Skip to content
Home » How To Stop Wanting New Things

How To Stop Wanting New Things

  • Zak 
how to stop always wanting more

There’s nothing inherently wrong with wanting new things.

In fact, I wouldn’t dare vilify it because new things can be a great source of motivation to work hard.

But at the same time, shiny object syndrome often leads to perpetual dissatisfaction, financial issues, and stress.

I’ve been in the rat race for over a decade, and buying new things has stopped filling the void in my heart. At the same time, I experienced all of the problems mentioned above, and it made me deeply depressed.

Believe it or not, it was minimalism that improved my life.

Rather than basing my self-worth on what I could buy, I sought to build worth through my purpose and goals in life. I discovered my love for gardening and playing badminton with my sister. Most importantly, I stopped stressing myself out on a daily basis to chase after the next big thing.

I promise that you will not roll over and die by giving up on wanting new things.

Rather than lose my drive to work, it’s stronger than ever before because I find reward and satisfaction in what I do.

I was so blinded by the pursuit of new things that work became a means to an end, whereas now I enjoy being useful, creative, and productive.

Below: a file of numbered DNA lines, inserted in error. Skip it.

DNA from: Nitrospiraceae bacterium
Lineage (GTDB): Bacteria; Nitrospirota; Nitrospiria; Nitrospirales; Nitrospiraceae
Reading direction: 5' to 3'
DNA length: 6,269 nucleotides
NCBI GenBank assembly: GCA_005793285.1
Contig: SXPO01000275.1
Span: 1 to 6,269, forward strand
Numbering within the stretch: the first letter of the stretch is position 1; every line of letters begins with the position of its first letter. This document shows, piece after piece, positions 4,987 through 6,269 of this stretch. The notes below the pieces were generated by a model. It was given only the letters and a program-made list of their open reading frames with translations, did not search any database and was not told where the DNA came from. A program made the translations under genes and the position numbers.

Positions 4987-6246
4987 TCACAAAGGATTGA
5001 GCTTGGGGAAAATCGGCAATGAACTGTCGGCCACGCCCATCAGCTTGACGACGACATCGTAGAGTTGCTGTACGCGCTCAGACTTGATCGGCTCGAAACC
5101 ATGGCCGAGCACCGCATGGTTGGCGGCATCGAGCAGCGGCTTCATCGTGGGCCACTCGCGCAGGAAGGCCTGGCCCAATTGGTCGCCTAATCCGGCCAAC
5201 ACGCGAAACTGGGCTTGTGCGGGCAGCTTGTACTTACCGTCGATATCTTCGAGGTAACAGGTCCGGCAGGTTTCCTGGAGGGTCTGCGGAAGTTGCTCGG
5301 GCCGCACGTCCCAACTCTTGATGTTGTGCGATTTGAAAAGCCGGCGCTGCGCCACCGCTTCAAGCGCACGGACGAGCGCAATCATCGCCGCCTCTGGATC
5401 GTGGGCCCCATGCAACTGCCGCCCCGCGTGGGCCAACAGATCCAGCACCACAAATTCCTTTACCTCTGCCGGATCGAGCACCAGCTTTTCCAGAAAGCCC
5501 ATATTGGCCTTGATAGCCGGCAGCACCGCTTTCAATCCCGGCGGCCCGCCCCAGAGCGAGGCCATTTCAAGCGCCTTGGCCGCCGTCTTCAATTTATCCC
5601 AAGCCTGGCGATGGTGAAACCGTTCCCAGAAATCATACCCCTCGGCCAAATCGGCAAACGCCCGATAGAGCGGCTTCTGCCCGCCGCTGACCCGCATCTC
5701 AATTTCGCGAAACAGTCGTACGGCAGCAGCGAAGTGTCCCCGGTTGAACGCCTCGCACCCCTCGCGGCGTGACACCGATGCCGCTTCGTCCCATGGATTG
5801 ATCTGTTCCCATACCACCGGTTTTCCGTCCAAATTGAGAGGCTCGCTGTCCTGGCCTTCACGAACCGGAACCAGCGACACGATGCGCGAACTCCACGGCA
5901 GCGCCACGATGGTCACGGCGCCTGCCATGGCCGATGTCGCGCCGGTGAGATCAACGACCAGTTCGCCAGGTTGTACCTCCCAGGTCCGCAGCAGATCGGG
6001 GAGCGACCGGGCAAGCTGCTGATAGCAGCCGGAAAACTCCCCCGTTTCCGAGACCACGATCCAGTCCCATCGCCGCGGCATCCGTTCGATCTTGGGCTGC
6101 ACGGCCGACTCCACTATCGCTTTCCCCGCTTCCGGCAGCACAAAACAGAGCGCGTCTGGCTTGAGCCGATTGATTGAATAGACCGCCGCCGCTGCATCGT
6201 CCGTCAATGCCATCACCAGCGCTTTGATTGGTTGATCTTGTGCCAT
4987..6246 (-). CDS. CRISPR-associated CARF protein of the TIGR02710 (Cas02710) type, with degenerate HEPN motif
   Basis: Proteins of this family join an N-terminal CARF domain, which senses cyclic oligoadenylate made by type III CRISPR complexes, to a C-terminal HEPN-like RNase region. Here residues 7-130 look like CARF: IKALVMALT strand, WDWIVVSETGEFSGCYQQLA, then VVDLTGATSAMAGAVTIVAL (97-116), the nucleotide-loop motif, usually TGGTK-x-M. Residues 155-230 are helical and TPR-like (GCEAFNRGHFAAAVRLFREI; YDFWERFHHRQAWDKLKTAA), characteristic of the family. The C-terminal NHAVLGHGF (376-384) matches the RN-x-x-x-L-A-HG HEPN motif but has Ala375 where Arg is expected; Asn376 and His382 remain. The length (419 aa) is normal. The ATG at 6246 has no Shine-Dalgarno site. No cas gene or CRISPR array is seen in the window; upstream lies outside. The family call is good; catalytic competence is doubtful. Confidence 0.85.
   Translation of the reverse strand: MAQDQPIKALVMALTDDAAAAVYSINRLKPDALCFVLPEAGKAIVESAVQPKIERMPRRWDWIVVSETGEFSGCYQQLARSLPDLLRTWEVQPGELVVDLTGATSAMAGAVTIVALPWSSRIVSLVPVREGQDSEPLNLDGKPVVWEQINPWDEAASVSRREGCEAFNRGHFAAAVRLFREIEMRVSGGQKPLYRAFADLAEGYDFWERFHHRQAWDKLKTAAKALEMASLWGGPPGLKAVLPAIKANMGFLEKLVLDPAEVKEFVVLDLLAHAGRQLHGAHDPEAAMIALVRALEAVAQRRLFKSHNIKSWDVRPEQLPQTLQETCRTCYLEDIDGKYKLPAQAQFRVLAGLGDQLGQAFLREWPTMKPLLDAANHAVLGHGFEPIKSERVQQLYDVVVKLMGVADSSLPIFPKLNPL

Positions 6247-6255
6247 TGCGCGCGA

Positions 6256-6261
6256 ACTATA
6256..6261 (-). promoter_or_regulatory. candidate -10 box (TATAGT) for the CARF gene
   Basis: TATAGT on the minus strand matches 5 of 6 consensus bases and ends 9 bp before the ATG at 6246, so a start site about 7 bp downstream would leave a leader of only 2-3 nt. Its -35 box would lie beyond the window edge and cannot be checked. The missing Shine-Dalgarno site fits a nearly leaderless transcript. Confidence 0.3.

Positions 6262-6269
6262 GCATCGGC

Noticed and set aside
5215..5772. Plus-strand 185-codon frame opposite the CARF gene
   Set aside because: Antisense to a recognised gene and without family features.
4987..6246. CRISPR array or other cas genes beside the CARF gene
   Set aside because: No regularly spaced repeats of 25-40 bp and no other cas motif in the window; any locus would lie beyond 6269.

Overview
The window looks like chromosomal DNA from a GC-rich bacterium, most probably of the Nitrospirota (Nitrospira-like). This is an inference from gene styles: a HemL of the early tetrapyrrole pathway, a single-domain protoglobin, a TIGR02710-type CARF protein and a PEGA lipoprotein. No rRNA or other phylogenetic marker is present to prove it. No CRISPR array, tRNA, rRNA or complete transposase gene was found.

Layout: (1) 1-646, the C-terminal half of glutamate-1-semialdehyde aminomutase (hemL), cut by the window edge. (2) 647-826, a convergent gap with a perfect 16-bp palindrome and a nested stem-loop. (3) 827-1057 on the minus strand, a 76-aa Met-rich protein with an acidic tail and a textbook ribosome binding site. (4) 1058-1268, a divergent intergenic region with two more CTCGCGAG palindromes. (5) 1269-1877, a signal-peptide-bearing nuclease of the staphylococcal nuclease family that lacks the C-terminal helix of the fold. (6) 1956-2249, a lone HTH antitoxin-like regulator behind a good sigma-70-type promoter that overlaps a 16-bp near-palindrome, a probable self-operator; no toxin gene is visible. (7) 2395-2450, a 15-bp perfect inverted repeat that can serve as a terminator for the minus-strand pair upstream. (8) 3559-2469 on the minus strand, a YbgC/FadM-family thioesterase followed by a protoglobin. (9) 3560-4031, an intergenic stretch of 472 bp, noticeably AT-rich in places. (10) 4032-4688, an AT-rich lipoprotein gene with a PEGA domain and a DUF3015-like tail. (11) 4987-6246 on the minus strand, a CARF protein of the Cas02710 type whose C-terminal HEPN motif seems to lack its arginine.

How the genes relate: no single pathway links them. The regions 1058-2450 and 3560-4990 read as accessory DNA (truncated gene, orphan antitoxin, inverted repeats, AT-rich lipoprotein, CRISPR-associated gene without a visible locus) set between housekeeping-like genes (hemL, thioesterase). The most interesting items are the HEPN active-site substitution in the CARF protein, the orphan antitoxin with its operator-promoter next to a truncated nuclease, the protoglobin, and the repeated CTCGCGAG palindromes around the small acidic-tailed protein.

I believe that there are a few reasons why people want more things, and they are as follows:

  • To fill a void or to practice retail therapy.
  • To gain status and social acceptance.
  • To feel successful and progressive.
  • To motivate themselves.

Not all of these reasons are inherently bad, but without moderation and control, we can spiral into a dark hole of materialism that ruins our lives.

Examine these reasons, and what you’ll find is that wanting new things is often tied to an issue within oneself.

A lack of gratitude, social pressure, low self-esteem, depression, and a lack of purpose can be the main culprits.

Related article: The pros and cons of minimalism

How To Stop Always Wanting More

how to stop wanting new things

1. Practice Gratitude

It’s difficult to fixate on always wanting more when you’re busy being grateful and happy about the things you have.

I wish someone had told me about this years ago because it would have saved me from periods of extreme dissatisfaction.

The best way to frequently and consistently feel grateful and appreciative of what you have in life is to practice gratitude.

Just count your blessings.

Every single day, without fail, I count all my blessings while praying to God. I list every single thing that is important to me and thank God for blessing me with it.

Over time, it becomes second nature to tap into gratitude and remember everything you have been blessed with because of this daily practice.

I’ve also noticed that gratitude is a remedy for depression and anxiety. It will make you feel good and clear your mind as well.

Related article: 13 Signs you own too much stuff

2. Limit Social Media

There’s always going to be someone who has more or better things than you.

Exposing yourself to these people on a consistent basis will make you miserable, because most of us can’t help but compare ourselves to others.

It doesn’t help that most people share a glorified glimpse of their lives online.